Piedmont Laureate and lawyer Heather Bell Adams on her writing process

I’m often asked about my writing routine, so I thought I’d describe it and explain how it works for me.

Many writers have a favorite chair and a process that involves coffee or hot tea, perhaps meditation to get in the right mindset, maybe a cute checklist or a timer ticking away.

The truth? I don’t have a daily writing schedule or anything I would call a writing routine.

I’m a full-time lawyer and mom. My days can be pretty unpredictable. If I’m traveling for work or a golf tournament for my son, then I don’t have access to my desk or favorite chair.

Also, I can be a bit hard on myself. Even if I’m the one making up a “rule” and it’s not even a “real rule,” if I break it, then I will consider myself the Biggest Failure Ever, which can be counterproductive.

So, if I say, “I’m going to write 1,500 words per day, no matter what,” and then an emergency hearing pops up in one of my cases, I’m either (a) staying up half the night to get everything done, or (b) I’m a Complete Failure and might as well give up writing altogether.

From my perspective, I’ve learned by trial and error that it’s good to give myself grace, to be aspirational but not necessarily judgmental.

Know yourself, of course. If you’re a procrastinator who works best with a daily word count goal, by all means, go for it.

Here’s what works for me. I carry around a spiral notebook or my laptop and I jot down ideas or sentences or character sketches as they come to me. (Not if I’m driving. But otherwise throughout the day.) If I’m working on a novel-length project, I try to spend some time with it—whatever time I can reasonably accommodate—most days. That might mean tinkering with a paragraph or moving commas around. It might mean pounding out two thousand action-packed words (just kidding, I don’t really do action-packed…). Or staring into space as I try to figure out a character’s motivation (that, I do).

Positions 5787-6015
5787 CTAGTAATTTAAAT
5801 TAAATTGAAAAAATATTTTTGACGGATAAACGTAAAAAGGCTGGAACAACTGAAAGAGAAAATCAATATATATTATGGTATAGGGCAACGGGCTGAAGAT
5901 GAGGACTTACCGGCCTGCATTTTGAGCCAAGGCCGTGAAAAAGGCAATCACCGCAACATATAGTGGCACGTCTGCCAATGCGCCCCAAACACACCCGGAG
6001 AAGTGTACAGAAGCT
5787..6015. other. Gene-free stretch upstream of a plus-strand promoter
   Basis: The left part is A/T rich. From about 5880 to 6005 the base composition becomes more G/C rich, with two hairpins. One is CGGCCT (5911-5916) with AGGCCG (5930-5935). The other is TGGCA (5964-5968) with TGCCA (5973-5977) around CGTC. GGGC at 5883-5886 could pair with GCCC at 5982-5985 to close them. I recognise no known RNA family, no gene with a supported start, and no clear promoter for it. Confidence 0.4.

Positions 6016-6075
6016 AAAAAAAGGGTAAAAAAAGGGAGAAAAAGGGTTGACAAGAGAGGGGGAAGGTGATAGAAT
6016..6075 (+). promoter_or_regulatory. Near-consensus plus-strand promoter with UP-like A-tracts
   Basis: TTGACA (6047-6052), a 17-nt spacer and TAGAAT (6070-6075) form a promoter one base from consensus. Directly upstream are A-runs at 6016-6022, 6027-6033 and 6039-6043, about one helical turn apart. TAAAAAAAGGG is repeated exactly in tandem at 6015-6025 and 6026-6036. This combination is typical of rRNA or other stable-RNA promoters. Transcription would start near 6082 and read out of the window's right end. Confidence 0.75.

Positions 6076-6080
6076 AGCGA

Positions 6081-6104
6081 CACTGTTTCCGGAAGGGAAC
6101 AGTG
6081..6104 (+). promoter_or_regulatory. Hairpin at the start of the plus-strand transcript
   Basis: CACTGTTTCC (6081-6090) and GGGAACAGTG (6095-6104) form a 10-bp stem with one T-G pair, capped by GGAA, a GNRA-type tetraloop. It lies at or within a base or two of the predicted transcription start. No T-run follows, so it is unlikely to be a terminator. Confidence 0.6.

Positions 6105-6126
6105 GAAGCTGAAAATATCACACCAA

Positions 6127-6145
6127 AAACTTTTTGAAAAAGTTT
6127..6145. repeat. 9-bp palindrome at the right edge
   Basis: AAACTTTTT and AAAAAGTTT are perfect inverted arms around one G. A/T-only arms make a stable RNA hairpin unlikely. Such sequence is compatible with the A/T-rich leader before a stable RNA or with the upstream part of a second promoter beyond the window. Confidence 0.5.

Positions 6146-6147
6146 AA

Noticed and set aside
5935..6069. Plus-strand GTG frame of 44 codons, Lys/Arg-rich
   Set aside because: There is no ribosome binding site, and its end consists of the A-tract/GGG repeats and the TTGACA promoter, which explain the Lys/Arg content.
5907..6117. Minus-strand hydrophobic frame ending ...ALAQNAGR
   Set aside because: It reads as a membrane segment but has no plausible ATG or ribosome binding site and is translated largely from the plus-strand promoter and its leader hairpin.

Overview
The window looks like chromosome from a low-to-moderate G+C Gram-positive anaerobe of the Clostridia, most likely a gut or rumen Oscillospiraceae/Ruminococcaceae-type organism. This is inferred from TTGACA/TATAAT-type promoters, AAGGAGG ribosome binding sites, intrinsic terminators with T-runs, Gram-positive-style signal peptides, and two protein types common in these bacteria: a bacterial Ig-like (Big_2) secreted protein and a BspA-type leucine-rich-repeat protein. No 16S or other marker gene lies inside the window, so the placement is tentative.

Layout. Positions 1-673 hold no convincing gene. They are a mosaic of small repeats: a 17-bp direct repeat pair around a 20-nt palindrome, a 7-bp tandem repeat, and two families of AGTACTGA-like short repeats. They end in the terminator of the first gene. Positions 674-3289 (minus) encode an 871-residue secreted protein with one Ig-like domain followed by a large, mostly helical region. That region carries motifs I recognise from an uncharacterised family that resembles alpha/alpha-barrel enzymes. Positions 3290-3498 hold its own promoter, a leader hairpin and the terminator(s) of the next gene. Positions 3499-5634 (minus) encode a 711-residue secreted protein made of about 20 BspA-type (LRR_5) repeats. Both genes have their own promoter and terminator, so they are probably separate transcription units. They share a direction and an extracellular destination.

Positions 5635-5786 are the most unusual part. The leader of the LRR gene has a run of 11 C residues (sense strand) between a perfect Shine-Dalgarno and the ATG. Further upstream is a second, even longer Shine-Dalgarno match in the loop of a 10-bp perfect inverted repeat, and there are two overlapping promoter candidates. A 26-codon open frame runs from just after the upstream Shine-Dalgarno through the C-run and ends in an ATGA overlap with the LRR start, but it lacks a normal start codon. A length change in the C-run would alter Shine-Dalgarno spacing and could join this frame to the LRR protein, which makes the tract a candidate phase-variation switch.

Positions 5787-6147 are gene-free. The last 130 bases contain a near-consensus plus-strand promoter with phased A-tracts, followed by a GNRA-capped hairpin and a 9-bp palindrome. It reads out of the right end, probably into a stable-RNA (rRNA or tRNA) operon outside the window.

Oh, and I don’t drink coffee or tea. I’m weird that way.

I would love to hear about your writing process. And no matter what it is, I’m cheering you on.

Photo credit: J.B. Haygood Photography


Heather Bell Adams is the author of two novels, Maranatha Road (West Virginia University Press, 2017) and The Good Luck Stone (Haywire Books, 2020). Her work, which has been awarded the Doris Betts Fiction Prize, Rose Post Creative Nonfiction Award, Carrie McCray Literary Award, and James Still Fiction Prize, appears in the North Carolina Literary Review, Still: The Journal, Parentheses, The Thomas Wolfe Review, Atticus Review, The Petigru Review, Broad River Review, and elsewhere. Currently serving as North Carolina’s 2022 Piedmont Laureate, Heather lives in Raleigh, where she works as a lawyer. Learn more at http://heatherbelladams.com/.

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